The University of Vermont's Independent Voice Since 1883

The Vermont Cynic

The University of Vermont's Independent Voice Since 1883

The Vermont Cynic

The University of Vermont's Independent Voice Since 1883

The Vermont Cynic

There’s nothing wrong with moving back to your hometown

Alex Porier

I used to think I wanted to move to Boston or a cute coastal town as soon as I could after high school. However, now that I’m getting older, I think I want to stay at home for a few extra years.

I always hear about people wanting to make it out of their hometowns as fast as they can, and the trope of the college graduate living in their parents’ basement is still ever-present in today’s media.

Moving back to your hometown doesn’t always mean you peaked in high school. There are many other reasons to stay home post-grad.

I’m from the Adirondack region of New York. If you haven’t been there, just imagine an outdoorsy person’s dream—a perfect picture of mountains and lakes with fall foliage.

In high school I thought my area was a postcard for suburbia, but I have grown to love my hometown now that I’ve moved away.

While I love college and my life in Vermont, coming home for the summer is always the best time of year for me. 

When I’m home, I get to relive all the nostalgia of my childhood: my old bedroom, my family, coming back to my old summer job and swimming in the lake. I’m not ready to give up this crucial piece of who I am yet.

The recent rise in the amount of college grads living with their parents shows that I may not be alone in this feeling.

In 2020, more than 50% of adults aged 18 to 29 lived with their parents, a record high since the Great Depression, according to a May 17, 2023 College of Coastal Georgia article. This number has not declined much since then.

Increasing financial burdens for young people is one of the top reasons for this, according to the same article.

It is unsurprising that so many Gen Z and Millennial college grads are struggling with moving out. Our current financial system makes it next to impossible for students paying their own way through college to move out even if they want to.

The current starting salary for college graduates is approximately $56,000, according to a May 9, 2023 CNBC article.

With the average cost of living for a single person in the US being $38,266 per year, and the average student loan debt of a college student being $30,000, moving out right after college is not a feasible option for many recent college grads.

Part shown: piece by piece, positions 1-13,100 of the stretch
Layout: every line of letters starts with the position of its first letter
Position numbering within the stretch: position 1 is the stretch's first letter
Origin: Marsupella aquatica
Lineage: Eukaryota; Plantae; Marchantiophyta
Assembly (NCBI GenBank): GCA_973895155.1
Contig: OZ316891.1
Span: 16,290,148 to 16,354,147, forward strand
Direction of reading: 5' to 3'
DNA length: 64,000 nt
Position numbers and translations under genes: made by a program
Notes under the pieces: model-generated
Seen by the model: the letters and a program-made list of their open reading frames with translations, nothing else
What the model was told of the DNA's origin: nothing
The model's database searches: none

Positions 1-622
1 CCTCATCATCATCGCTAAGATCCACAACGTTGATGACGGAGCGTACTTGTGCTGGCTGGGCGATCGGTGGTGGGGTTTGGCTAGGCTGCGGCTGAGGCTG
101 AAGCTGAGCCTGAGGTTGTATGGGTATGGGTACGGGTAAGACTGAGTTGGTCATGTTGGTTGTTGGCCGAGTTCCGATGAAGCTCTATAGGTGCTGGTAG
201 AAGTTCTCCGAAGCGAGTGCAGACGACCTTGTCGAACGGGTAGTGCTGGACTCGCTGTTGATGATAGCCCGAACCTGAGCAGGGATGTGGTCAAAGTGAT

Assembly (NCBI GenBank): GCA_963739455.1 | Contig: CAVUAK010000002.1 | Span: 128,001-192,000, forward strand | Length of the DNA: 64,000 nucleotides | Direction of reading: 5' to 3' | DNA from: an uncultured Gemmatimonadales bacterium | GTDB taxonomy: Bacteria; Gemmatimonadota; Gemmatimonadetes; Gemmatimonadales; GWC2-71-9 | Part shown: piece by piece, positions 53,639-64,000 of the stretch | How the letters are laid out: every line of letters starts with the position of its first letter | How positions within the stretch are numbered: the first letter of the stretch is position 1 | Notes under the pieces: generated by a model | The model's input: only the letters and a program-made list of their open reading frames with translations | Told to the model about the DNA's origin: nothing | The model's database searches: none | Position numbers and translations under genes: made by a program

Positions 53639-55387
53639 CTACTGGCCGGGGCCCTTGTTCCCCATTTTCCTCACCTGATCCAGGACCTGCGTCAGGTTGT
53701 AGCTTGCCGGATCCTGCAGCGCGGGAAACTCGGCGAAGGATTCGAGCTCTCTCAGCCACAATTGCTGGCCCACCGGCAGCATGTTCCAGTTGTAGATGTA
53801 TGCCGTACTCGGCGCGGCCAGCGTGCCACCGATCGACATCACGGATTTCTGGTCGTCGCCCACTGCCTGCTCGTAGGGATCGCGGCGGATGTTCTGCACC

Even if possible, for some, living at home after college can help to pay off student debt or save money to help with financial stability after moving out.

It takes twenty years for the average student loan borrower to pay off their loans, according to the Education Data Initiative. If I can spend a couple years not paying rent to put a dent in my debt, I’m going to do it.

However, this is more of a common experience in Western individualist cultures, or those that value independence, self-sufficiency and the nuclear family, according to a 2020 study

Collectivist cultures tend to value multi-generational households in which extended families take care of each other, according to an April 5, 2019 Success Across Cultures article. In these countries, moving out of your hometown is the more taboo move.

Despite what others might say, loving your hometown is cool and staying can be practical. I might not stay in Upstate New York forever, but I will love this chapter of my life a little while longer before giving it up.


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About the Contributor
Emma Dinsmore
Emma Dinsmore, Digital Media Editor
(She/her) Emma Dinsmore is a junior elementary education major and political science minor from Queensbury, New York. She has been an Opinion Columnist for the Cynic since the fall of 2021, and became the Digital Media Editor in the spring of 2024 as well. In her free time, she loves writing, baking and watching chick flicks. Email [email protected] to get in contact with Emma.